Bird Box is a respectably moody and intelligent psychological thriller, if also a relatively muddled supernatural horror allegory.
The latest addition to Netflix's collection of original movies, Bird Box is an adaptation of the 2014 horror-thriller novel by Josh Malerman (of the rock band The High Strung). Universal optioned the film rights prior to the book's publication and even had IT helmer Andy Muschietti attached to direct at one point. The project later moved to Netflix, with Eric Heisserer (Arrival) writing the adapted script and Susanne Bier (The Night Manager) directing. Between its creatives and star Sandra Bullock, the film is pretty stacked with talent and makes for a (mostly) worthwhile genre movie. Bird Box is a respectably moody and intelligent psychological thriller, if also a relatively muddled supernatural horror allegory.
Bullock stars in Bird Box as Malorie Shannon, a modern painter who is preparing to give birth to her first child, despite only having her sister Jessica (Sarah Paulson) for support. One day, reports come in that people in Russia are committing mass suicide for no clear reason, which in turn inspires people in the U.S. to panic and start preparing for the event to reach North America. Malorie and Jessica are naturally alarmed by this, but assume they're safe for the time being and make their way to a local hospital for Malorie's scheduled checkup.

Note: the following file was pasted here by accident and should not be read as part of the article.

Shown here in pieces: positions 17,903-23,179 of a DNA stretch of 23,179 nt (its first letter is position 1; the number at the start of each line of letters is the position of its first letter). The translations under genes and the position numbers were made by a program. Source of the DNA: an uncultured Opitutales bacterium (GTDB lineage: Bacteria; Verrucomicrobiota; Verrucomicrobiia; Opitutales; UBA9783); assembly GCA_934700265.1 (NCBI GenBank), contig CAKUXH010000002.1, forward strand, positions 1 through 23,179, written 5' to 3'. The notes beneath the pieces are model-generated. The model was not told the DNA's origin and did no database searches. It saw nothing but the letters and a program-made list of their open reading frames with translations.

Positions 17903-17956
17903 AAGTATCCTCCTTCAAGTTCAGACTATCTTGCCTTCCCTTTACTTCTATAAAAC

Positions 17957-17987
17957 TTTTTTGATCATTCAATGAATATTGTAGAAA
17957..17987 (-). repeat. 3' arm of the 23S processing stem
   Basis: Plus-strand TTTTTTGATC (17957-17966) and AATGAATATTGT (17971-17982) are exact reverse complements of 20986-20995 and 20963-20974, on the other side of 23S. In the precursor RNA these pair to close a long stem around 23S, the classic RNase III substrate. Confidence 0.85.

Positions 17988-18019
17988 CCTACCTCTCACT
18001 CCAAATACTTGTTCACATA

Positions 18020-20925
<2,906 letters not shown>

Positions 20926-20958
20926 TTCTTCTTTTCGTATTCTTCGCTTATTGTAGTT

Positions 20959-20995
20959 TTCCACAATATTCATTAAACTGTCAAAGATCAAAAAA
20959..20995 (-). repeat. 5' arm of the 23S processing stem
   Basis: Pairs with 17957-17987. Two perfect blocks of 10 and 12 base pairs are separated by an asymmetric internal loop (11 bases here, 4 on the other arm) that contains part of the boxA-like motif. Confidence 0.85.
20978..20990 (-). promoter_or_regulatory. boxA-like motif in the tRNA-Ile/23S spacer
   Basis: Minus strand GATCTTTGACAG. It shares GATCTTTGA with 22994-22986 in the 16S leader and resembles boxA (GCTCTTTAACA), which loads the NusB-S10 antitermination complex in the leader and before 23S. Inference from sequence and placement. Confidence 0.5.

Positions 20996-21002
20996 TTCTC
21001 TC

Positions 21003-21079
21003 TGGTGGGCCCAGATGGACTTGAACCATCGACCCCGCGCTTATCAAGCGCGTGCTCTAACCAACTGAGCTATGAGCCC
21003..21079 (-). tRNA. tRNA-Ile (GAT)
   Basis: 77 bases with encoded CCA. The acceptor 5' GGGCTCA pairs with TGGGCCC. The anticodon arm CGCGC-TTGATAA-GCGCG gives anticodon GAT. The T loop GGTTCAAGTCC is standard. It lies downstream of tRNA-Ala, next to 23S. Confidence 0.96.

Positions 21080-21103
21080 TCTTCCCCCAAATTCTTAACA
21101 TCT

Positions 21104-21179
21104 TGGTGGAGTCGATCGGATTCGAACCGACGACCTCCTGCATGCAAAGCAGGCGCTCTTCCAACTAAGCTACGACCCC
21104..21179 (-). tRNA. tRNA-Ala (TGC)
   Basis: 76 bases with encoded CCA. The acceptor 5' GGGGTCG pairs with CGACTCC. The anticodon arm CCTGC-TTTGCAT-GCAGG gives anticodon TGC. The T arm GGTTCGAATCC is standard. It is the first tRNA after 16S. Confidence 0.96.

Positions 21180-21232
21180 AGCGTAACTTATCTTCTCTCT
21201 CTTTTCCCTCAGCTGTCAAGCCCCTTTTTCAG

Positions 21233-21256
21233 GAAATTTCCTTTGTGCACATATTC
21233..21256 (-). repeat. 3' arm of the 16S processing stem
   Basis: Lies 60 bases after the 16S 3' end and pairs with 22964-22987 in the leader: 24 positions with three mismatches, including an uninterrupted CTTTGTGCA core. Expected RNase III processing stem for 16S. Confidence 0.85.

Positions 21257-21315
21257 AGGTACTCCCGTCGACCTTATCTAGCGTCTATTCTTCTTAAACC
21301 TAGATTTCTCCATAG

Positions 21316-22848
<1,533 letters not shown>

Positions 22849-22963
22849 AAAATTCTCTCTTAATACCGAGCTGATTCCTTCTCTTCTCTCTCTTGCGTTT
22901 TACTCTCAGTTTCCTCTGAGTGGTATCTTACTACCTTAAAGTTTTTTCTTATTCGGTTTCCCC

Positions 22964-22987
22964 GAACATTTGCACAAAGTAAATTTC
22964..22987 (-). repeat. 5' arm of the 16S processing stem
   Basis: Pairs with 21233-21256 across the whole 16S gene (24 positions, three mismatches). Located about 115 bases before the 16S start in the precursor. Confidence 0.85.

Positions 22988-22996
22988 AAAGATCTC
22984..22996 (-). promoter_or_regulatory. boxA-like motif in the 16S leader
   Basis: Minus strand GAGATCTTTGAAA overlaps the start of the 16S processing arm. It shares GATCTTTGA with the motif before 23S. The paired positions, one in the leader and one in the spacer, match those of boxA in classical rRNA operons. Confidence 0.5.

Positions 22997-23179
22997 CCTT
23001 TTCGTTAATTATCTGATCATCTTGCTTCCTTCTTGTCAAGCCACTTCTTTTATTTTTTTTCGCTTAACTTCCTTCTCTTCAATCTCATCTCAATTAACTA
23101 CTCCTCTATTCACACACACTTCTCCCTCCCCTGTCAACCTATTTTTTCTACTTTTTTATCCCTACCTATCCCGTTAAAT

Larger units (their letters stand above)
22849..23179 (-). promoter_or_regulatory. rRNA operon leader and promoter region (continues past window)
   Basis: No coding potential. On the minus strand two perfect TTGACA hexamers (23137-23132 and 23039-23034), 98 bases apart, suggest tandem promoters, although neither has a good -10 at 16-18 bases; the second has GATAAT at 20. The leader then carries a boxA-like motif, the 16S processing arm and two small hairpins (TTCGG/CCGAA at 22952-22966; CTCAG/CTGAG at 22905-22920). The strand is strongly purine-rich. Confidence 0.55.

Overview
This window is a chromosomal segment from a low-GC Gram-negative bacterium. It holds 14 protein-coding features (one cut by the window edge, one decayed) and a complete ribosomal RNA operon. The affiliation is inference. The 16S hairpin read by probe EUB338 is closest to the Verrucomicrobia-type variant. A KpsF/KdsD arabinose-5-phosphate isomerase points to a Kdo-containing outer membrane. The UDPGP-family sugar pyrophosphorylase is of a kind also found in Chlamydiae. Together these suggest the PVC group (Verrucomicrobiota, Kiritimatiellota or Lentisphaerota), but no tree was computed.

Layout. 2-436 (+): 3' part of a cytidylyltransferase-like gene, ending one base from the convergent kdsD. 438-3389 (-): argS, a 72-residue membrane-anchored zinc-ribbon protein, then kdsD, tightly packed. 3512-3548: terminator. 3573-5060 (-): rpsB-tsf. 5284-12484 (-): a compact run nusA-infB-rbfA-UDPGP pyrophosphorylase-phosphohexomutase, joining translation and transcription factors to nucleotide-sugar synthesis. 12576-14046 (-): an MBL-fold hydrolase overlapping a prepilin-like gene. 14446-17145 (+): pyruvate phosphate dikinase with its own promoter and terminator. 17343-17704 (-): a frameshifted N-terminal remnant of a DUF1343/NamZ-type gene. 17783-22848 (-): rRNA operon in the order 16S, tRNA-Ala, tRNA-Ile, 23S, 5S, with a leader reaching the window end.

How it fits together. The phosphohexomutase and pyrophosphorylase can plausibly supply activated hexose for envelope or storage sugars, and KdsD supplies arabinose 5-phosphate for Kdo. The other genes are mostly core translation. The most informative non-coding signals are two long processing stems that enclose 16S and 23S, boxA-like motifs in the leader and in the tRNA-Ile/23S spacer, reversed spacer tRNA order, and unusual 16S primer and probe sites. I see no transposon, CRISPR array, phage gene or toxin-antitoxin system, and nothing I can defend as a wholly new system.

However, while they're at the hospital, people start committing suicide, and Malorie barely manages to escape and seek shelter at a house with several other people, including a wealthy fellow named Douglas (John Malkovich). Along with the others hiding there - like a gentle military veteran named Tom (Trevante Rhodes) - Malorie comes to realize that the seemingly supernatural entities responsible for all this can only hurt people if they look at them. Armed with that knowledge and not much else, it falls to Malorie, Tom, and the others to figure out a long-term solution to staying alive in this strange (and extremely dangerous) new world.
While there are shades of The Happening and The Road in Bird Box (which Malerman started writing before either film came out), the movie version also begs comparison to A Quiet Place because of its similar use of atmosphere and shared themes about parenthood - more specifically motherhood, in Bird Box's case. Overall, Bier's film is smarter and more carefully constructed than The Happening, but lacks the intricate world-building and attention to detail of A Quiet Place. Heisserer's script is also clever in the way it frames the scenes at Douglas' place with flash-forwards to Malorie's life in the post-apocalyptic world. While the film's circular narrative design doesn't bring out deeper layers of meaning to its story the same way Heisserer's Arrival screenplay and its own circular plot did, it does allow Bird Box to play out as a combination of two different survival thrillers for the price of one.